Did You Hear It Too? by Mohan Rana

Featuring: Mohan Rana, Bernard O’Donoghue

What Gives Mohan Rana’s poetry its magnetic quality is that despite its philosophical profundity, his work is vividly accessible, even to those readers new to Indian philosophy and religion. His themes are universal and they are conveyed through simple, resonant images. Stars, birds and tree inhabit his poetry. His poems are often preoccupied with rain – as in ‘The Colour of Rain'. ‘After Midnight’, ‘Not What the Words…’ – since he is fascinated by the idea of water as a repository of collective memory.

Mohan Rana’s deep engagement with the notion of memory is inflected by his complex relationship with India: the country of his birth, his childhood and the language of his poetry, but which is now beyond his everyday geography. However rather than sinking into the sand s of nostalgia, his work crafts a complex relationship with memory and time. Poems lie ‘After Midnight’ and ‘As the Past Approaches’ address his notion of time, in which the future is a past we have yet to experience.

The tension between memory and oblivion, the acute awareness of the transient nature of life (‘To the Lost Children’, ‘The Colour Of Rain’), together with the irrepressible urge to seek the truth of existence and to recognise the unexpected quality of ‘the ordinary’, creates a sense of the relentless which is central to Mohan Rana’s poetry. Indeed in ‘Did You Hear it Too?’, ‘Your restlessness’ is the protagonist of the poem itself.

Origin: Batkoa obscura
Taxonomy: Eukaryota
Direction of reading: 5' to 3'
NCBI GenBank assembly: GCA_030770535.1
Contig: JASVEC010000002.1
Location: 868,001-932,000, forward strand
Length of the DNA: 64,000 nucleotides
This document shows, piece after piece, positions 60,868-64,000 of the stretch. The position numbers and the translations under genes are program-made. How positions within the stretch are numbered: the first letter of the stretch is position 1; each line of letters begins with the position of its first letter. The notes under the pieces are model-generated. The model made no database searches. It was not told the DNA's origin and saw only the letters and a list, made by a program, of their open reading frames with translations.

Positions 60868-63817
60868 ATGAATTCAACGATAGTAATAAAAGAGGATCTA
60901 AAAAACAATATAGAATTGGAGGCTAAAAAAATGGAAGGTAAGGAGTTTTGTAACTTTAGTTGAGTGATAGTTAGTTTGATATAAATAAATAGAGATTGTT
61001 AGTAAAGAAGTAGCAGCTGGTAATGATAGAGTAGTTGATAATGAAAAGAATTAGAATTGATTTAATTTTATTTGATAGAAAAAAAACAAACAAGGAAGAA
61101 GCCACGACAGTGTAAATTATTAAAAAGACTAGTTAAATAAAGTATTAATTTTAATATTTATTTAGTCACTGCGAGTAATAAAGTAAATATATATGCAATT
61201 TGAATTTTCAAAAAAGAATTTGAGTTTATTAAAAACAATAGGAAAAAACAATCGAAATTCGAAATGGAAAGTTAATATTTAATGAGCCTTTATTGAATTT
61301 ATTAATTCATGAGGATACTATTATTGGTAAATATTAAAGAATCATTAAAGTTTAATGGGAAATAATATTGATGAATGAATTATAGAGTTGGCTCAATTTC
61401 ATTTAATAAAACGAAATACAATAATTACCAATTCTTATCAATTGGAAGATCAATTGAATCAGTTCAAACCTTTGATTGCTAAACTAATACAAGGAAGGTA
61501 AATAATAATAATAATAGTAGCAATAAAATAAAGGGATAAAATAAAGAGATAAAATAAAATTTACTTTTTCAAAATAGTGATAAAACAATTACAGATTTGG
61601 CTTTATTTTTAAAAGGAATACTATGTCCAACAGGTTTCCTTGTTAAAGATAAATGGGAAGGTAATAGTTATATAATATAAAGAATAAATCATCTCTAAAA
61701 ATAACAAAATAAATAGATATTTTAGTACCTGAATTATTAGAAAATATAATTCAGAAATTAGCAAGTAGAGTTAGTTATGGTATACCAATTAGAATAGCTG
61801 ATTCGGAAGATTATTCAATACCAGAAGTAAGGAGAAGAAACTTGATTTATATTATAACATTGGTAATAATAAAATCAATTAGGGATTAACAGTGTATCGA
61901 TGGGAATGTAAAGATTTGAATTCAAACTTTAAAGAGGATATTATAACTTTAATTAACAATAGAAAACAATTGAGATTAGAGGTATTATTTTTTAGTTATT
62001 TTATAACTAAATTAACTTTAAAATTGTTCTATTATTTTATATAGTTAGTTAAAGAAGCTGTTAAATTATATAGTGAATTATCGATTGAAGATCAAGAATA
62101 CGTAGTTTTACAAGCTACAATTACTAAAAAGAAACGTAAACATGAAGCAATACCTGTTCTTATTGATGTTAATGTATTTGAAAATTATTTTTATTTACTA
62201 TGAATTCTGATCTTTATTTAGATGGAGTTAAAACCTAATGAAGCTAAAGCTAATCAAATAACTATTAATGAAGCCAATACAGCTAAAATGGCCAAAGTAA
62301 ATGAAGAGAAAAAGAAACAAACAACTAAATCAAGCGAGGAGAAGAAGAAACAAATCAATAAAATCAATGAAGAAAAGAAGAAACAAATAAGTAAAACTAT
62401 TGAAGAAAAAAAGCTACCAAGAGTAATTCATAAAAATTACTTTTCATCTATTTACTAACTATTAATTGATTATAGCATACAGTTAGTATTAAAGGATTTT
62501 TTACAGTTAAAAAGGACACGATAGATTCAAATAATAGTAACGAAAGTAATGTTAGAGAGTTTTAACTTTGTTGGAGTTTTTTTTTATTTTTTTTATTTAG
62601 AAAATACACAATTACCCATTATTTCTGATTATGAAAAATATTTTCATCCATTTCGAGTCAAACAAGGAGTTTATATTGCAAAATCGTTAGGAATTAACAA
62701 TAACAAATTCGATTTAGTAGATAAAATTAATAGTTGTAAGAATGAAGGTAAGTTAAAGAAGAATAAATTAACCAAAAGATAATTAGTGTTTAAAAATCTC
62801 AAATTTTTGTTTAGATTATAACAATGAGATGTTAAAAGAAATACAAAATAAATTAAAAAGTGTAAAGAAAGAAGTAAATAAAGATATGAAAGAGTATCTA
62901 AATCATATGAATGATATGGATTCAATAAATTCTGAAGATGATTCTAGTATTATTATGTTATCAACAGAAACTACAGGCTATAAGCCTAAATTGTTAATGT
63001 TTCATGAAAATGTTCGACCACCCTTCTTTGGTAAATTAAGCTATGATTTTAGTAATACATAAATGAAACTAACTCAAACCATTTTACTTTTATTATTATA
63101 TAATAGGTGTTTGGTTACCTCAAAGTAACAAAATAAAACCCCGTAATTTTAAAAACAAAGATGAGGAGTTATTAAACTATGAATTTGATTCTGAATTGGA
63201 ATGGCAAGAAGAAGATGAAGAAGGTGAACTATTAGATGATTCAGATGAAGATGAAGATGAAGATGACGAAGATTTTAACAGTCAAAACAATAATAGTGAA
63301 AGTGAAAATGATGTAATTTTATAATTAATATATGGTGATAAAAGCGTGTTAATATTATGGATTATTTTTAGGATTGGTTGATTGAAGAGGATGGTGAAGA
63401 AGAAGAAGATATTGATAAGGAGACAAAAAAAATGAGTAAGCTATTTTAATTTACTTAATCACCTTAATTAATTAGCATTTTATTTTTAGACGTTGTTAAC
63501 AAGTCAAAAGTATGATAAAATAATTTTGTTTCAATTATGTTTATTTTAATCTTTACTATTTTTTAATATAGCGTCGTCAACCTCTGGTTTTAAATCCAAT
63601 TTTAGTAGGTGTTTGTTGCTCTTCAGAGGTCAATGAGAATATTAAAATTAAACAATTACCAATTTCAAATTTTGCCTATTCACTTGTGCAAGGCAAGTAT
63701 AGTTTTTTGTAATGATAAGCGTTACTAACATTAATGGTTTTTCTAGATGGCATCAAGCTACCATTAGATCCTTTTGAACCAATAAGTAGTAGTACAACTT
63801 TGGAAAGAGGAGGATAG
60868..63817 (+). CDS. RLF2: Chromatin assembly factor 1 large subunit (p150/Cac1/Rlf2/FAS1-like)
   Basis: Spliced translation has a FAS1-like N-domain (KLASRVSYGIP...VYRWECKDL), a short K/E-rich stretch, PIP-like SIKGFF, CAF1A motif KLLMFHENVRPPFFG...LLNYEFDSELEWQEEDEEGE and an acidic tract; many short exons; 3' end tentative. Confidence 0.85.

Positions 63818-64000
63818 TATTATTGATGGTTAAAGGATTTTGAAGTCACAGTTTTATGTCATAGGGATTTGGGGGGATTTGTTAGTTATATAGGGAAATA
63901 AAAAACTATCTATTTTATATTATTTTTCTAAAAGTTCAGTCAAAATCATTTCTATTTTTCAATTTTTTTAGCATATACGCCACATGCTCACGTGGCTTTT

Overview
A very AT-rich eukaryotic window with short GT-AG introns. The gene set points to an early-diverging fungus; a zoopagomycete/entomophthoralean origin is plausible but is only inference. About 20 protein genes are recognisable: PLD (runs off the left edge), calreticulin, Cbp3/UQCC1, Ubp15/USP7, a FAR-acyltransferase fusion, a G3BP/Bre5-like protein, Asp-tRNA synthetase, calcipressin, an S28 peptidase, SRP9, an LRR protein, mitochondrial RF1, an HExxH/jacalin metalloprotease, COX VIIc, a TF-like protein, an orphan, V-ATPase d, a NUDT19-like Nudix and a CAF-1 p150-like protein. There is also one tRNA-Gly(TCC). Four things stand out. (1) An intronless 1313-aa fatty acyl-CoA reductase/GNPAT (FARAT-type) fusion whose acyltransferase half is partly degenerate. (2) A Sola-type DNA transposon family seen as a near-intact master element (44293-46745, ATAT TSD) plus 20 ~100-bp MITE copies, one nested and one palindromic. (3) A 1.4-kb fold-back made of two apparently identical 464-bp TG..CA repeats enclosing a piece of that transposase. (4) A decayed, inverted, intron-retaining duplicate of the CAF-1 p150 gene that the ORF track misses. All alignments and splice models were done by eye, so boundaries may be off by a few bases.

Mohan Rana’s poetic sensibility is that of a traveller. It is the journey that engages him, not just the destination, since he prefers to take ‘the read that leads nowhere’ (‘Not What the Words…’). Like one of his most famous predecessors, the founder of modernism in Hindi, Agyeya, Mohan Rana is ’not even a traveller, but a seeker of a path’. Perhaps this is the secret behind the popularity of his poetry: it takes his readers on a journey of discovery that feeds us received meanings and reveals the extraordinary in the everyday.

By Lucy Rosenstein From her introduction to Mohan Rana's Chapbook.

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